Complexity is very difficult for human brains, and we don’t much like it. We much prefer single cause-effect thinking and ‘this or this’ options to systemic thinking and ‘this and this’ options. Hence the vast quantity of memes and concepts widely shared, largely contradictory, and all intended to help guide our attitudes and behaviours in conditions of uncertainty. Complexity is confusing and stressful. We need the memes, the simple concepts, the straightforward protocols. They are the shortcuts that help guide us, over simplifications that function as maps to make it possible to navigate without overwhelm.
The shortfalls of over simplified ideas are all around us – they are like blunt tools misapplied to delicate situations. You should be a decent friend and stick by people through thick and thin but also weed out obnoxious and negative people from your life. Somewhere in the middle lies the messy complexity of real life, real relationships, and your own level of obnoxious and negative impact on the people around you. Over simplifications occur when we are overwhelmed by complexity and retreat to safe platitudes or rigid guidelines, or when we fail to engage with the topic or people with sufficient depth or empathy to understand it.
The New Zealand study has come to be what I term a ‘‘research-has-shown’’ moment in the public discourse, where the results of one study are overextended to reach an unwarranted conclusion.Steven M Schnell
The risks of this ‘research has shown’ approach are huge. It is a soothing idea and one that is often used in training – I’ve used it myself when talking about diversity in the workplace and myth busting ‘common wisdom’. But it’s so easily a tool that misrepresents complexity and reduces it to something over simplified and destructive.
Complexity has many shortfalls too, too much of it too often leads to decision fatigue, decision paralysis, confusion, shame, and hopelessness. If we can’t find guiding principles in difficult situations we are at risk of collapse or disengaging. This is incredibly important when the complexities are social, and a common dilemma for anyone working or designing interventions in the community sphere. I know how exhausting it feels to pull all of the issues on to the table and try and really grasp the context of problems. It’s tempting to give up and return to ‘business as usual’ even if we know it has serious limitations. Complexity can be too much to deal with and break our spirit if we feel doomed to failure no matter our intentions.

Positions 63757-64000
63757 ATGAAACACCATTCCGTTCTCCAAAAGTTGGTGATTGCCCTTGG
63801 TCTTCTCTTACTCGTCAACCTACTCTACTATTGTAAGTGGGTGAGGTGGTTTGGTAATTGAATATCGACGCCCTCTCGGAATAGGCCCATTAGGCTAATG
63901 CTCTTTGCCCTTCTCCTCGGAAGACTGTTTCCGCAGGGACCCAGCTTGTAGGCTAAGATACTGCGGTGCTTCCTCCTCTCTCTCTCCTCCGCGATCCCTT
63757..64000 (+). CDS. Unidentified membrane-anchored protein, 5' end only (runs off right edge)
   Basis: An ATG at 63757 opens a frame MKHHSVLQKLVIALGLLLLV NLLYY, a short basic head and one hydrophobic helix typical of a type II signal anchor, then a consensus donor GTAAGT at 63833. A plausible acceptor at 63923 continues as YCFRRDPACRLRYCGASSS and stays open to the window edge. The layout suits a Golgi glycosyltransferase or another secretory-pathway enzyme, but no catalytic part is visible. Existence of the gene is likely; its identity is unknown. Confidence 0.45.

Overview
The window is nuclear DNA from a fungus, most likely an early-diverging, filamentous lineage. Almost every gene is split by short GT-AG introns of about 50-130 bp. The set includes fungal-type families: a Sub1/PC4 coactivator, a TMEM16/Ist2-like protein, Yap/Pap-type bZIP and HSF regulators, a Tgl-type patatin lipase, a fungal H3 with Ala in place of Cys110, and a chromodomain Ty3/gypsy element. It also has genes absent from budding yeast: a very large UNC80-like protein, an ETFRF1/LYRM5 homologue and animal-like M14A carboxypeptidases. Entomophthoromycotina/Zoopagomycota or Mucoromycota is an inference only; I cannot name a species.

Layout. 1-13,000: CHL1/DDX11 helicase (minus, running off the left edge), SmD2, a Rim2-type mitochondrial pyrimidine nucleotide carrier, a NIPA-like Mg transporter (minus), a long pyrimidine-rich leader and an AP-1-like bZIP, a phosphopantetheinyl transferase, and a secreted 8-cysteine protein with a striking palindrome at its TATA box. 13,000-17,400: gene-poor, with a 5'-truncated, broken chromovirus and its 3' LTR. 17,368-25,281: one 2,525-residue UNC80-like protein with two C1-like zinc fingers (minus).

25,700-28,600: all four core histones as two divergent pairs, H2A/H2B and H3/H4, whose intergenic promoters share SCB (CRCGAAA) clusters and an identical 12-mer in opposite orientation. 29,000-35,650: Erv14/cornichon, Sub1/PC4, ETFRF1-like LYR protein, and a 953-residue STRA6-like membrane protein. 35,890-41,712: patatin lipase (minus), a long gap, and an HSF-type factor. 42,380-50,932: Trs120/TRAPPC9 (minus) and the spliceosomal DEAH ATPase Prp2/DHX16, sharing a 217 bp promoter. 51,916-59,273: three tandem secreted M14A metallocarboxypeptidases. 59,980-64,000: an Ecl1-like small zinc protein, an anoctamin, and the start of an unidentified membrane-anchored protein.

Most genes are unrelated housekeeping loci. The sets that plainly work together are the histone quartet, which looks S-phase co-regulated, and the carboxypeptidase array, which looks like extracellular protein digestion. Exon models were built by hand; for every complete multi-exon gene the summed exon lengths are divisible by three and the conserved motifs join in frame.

Complexity is also magnificent. It is nuance, shades of grey, texture, authenticity. It is the realness so often missing from curated and risk adverse stories and services. It’s the stories that don’t fit, the diversity not captured by the ‘normal template’ on which our world is built. It’s why we are not cogs in a machine and not replaceable to each other. It is part of the astonishing depth, the contradictions, and the richness of our lives. It’s one of the reasons people love art, which refuses categorization.
All the quotes in this post come from this delightful article analysing the “local food” movement and backlash in my public health studies this week, Food miles, local eating, and community supported agriculture: putting local food in it’s place, by Steven M. Schnell. While it is a very interesting account of that topic, it is also a defense of complexity and the process of deeply understanding the nuance of topics and communities.
What is missing in many of these discussions is recognition of food system participants as fully rounded individuals, balancing many different, sometimes contradictory concerns, and making decisions about food within the complexities of the real world. Any attempts to understand what the idea of ‘‘local’’ means to consumers must not discard this complexity in favor of rhetorical,ideological, and quantiﬁable simpliﬁcation.Steven M Schnell
The approach I’ve found most helpful in my work and speaking is to give value to both complexity and simplification. When I illustrate my presentations and use a combination of text and image, that’s a deliberate choice to help to capture a complex idea or important topic in a way that fits easily into our brain – the meme. Each contains a ‘halo’ of the complex information it was embedded in, but where that knowledge is swiftly lost, the meme remains and holds a place for it. It’s like a process of loops – we dive into complexity, then surface into a place holder – a principle, premise, learning, or guideline that stands in place for it. They are the nutshell ‘key take away ideas’ that lose value on their own, but when presented with the complexity are retained in a way that represents much more complex shifts in mindset and belief than a questionnaire check box evaluation could assess. For example, much of my work in mental health speaking is about humanising the person in pain. It’s not always explicit but is embedded throughout the materials and part of the more subtle shift in how we feel about and engage such people. Mindset shifts are the trickiest but by far the most effective changes we can make, and making complexity safer to navigate is a crucial part of that.
I’ll finish with this lovely one-liner, so applicable in community and health which are often uncomfortable bedfellows with neoliberal ideas of individual responsibility and free markets.
Doctrinaire free traders, it seems, are all in favor of freedom, unless consumers are using that freedom to choose values other than low prices to guide their decisions.Steven M Schnell